The Israeli military on Wednesday night released details on six of the more than 65 sites it bombed Tuesday in the Gaza Strip in response to rocket and mortar fire, saying one target was a collection of “advanced maritime weaponry” that Hamas planned to use for sea-based terror attacks.
The Gaza-ruling Islamist terror group has also been suspected of possessing remote-controlled submarines for over a year — since the apparent assassination of a Tunisian engineer credited with helping design them — though the IDF has never publicly acknowledged that Hamas has this capability.
Underwater drones could be used to attack any number of Israeli targets at sea, including natural gas drilling platforms, civilian ships and navy vessels.
On Tuesday, Hamas, the Palestinian Islamic Jihad and other assorted terror groups in the Gaza Strip fired scores of mortar shells and rockets at southern Israel over the course of 22 hours. The army said over 100 of the projectiles fired were on a trajectory to hit Israel, while many more were apparently launched but failed to clear the border.
Most of the incoming projectiles that were heading toward populated areas were intercepted by the Iron Dome missile defense system, though several exploded inside Israeli towns and communities, causing damage to buildings and injuring four people, three of them soldiers.
In response, the army conducted two rounds of air raids in the Gaza Strip, striking more than 65 targets, including a Hamas attack tunnel, the military said.
The Israel Defense Forces listed a variety of targets hit in the raids — weapons depots, command and control centers, naval bases — but initially refrained from detailing what was struck.
On Wednesday night, the army released a video (above) more specifically identifying five of the targets. In addition, the IDF said a Hamas naval base was hit, which contained the “advanced maritime weaponry”
These were: two Hamas drone facilities, one for storing drones outfitted with explosives and another a test site; a cache of shoulder-fired SA-7 missiles; a rocket manufacturing plant; a Palestinian Islamic Jihad depot for storing locally produced rockets; and the Hamas naval armory.
The army said the naval armory contained “advanced maritime weaponry capable of naval infiltration and carrying out terror attacks by Hamas naval forces.”
The Israeli military has long believed that Hamas was expanding its naval capabilities, both in terms of advanced technology and in training frogmen to infiltrate into Israeli territory from the sea and to attack Israeli vessels.
“Hamas is making serious developments in the underwater domain,” a naval officer told The Times of Israel last year.
Mohammed al-Zoari, a Tunisian expert in unmanned vehicles, was said to be constructing small, remote-controlled submarine drones for the terrorist group when he was killed by gunmen in December 2016. (The Mossad was blamed for the killing; Israel would not comment on the allegation.)
Hamas has used unmanned aerial vehicles on a number of occasions, including during the 2014 Gaza war, though they have been of limited utility.
The terror group appears to have stepped up its interest in aerial drones as the technology has gotten cheaper and easier to obtain.
Drones cannot be legally imported into Gaza, and Israel has thwarted a number of attempts to smuggle them into the coastal enclave through the Kerem Shalom Border Crossing.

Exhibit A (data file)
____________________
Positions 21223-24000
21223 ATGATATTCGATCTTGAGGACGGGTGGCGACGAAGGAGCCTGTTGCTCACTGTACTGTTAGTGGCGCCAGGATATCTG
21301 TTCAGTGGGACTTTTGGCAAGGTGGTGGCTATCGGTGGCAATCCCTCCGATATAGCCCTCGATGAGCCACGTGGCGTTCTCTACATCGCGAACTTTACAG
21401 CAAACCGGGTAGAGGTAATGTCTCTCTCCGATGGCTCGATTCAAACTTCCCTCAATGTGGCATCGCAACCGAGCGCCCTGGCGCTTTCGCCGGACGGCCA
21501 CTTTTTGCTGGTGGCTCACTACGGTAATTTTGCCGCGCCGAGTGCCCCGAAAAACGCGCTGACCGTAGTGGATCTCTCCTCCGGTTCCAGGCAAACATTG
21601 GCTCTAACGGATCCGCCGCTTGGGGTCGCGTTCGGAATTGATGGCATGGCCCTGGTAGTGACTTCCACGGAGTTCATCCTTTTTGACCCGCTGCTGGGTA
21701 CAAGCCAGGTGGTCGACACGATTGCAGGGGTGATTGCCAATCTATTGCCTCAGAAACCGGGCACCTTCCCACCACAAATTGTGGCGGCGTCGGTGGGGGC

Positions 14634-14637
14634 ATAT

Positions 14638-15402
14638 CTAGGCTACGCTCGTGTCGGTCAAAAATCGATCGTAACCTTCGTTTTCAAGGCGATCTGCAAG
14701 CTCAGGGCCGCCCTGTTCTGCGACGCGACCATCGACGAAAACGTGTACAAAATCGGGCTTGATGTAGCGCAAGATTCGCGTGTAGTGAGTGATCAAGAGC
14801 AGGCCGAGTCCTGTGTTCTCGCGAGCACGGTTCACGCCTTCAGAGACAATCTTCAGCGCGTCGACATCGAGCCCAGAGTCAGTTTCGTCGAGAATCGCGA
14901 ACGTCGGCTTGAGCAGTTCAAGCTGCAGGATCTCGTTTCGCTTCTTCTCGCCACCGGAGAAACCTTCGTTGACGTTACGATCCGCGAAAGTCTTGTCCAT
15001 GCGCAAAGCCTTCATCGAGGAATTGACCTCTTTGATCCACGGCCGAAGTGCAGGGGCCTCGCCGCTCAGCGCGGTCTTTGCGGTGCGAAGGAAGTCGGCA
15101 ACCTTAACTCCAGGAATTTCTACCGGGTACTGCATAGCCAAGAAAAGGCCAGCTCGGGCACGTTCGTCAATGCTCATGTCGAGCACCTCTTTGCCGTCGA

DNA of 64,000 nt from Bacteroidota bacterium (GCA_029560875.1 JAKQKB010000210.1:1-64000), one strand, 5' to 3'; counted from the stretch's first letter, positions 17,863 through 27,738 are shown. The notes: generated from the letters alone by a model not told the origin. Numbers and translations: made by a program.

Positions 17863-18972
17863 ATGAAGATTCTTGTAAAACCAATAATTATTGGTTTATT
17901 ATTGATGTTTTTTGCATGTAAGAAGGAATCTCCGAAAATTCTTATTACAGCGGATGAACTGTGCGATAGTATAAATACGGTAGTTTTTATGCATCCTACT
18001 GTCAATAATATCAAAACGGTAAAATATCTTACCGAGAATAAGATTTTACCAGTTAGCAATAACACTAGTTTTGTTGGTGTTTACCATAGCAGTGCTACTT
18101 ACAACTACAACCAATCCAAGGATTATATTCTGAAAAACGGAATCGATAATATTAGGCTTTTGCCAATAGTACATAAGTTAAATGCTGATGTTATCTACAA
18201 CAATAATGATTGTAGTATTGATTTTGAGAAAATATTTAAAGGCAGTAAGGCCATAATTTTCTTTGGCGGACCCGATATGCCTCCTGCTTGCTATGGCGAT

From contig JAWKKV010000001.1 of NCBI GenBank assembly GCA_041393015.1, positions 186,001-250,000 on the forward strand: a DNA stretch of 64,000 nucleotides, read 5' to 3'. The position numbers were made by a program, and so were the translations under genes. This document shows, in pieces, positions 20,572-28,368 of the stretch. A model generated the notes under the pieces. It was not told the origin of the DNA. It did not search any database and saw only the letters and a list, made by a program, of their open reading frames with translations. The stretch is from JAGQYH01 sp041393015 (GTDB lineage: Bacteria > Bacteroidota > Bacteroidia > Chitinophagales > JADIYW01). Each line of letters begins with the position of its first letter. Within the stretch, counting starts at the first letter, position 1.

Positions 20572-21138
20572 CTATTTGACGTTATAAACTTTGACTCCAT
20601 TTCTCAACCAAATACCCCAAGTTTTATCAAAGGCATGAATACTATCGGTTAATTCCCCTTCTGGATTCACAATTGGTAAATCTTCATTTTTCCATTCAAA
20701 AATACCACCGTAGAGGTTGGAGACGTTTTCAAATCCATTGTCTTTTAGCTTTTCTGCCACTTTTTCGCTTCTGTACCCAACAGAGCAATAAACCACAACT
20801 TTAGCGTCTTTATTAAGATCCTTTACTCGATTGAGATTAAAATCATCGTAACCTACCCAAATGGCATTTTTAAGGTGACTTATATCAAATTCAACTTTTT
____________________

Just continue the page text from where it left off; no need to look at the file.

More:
However, Hamas has adopted a new tactic to get around the Israeli scanners, according to the deputy administrator of Kerem Shalom.
The terror group has importers in the West Bank break down the drones into their component parts and then try to transport the smaller, less detectable pieces through the crossing, he said.
Last week, Israel discovered an intact explosives-laden drone in Israel after it apparently crashed.
The army believes the drone was meant to target Israeli soldiers serving along the Gaza border. It was not immediately clear why the drone had not been used for this purpose.
The head of the IDF’s Southern Command said Wednesday that Hamas and other terror groups in the Gaza Strip were “very deeply deterred” by the air force’s bombardments.
“We struck many valuable targets, important targets that we’ve waited a long time for an opportunity [to strike them]. I think at this point, there’s a significant achievement for us,” Maj. Gen. Eyal Zamir told officers on Wednesday.
“I think Hamas and the other terror groups in the Gaza Strip are very deeply deterred, and there is a lack of will and desire to reach a situation of another full-scale campaign,” Zamir said.
Critics of the army’s actions on Tuesday and Wednesday noted that the military did not strike the terror cells firing the rockets and mortar shells at Israel. The Hamas-run Gaza health ministry did not report on any casualties in the IDF’s strikes.
Also on Wednesday, Prime Minister Benjamin Netanyahu said the military delivered the “harshest blow” in years to Gaza terrorist groups, which he said were inspired by Iran.
“Since yesterday the IDF has strongly retaliated against the firing from the Gaza Strip and has hit dozens of terrorist targets in the harshest blow we have dealt them in years,” Netanyahu said.
“The Hamas regime, Islamic Jihad and the other terrorist organizations, inspired by Iran, are responsible for the escalation,” the prime minister said. “I will not detail our plans because I do not want the enemy to know what to expect. But one thing is clear: When they test us, they pay immediately. And if they continue testing us, they will pay dearly.”
TOI staff contributed to this report.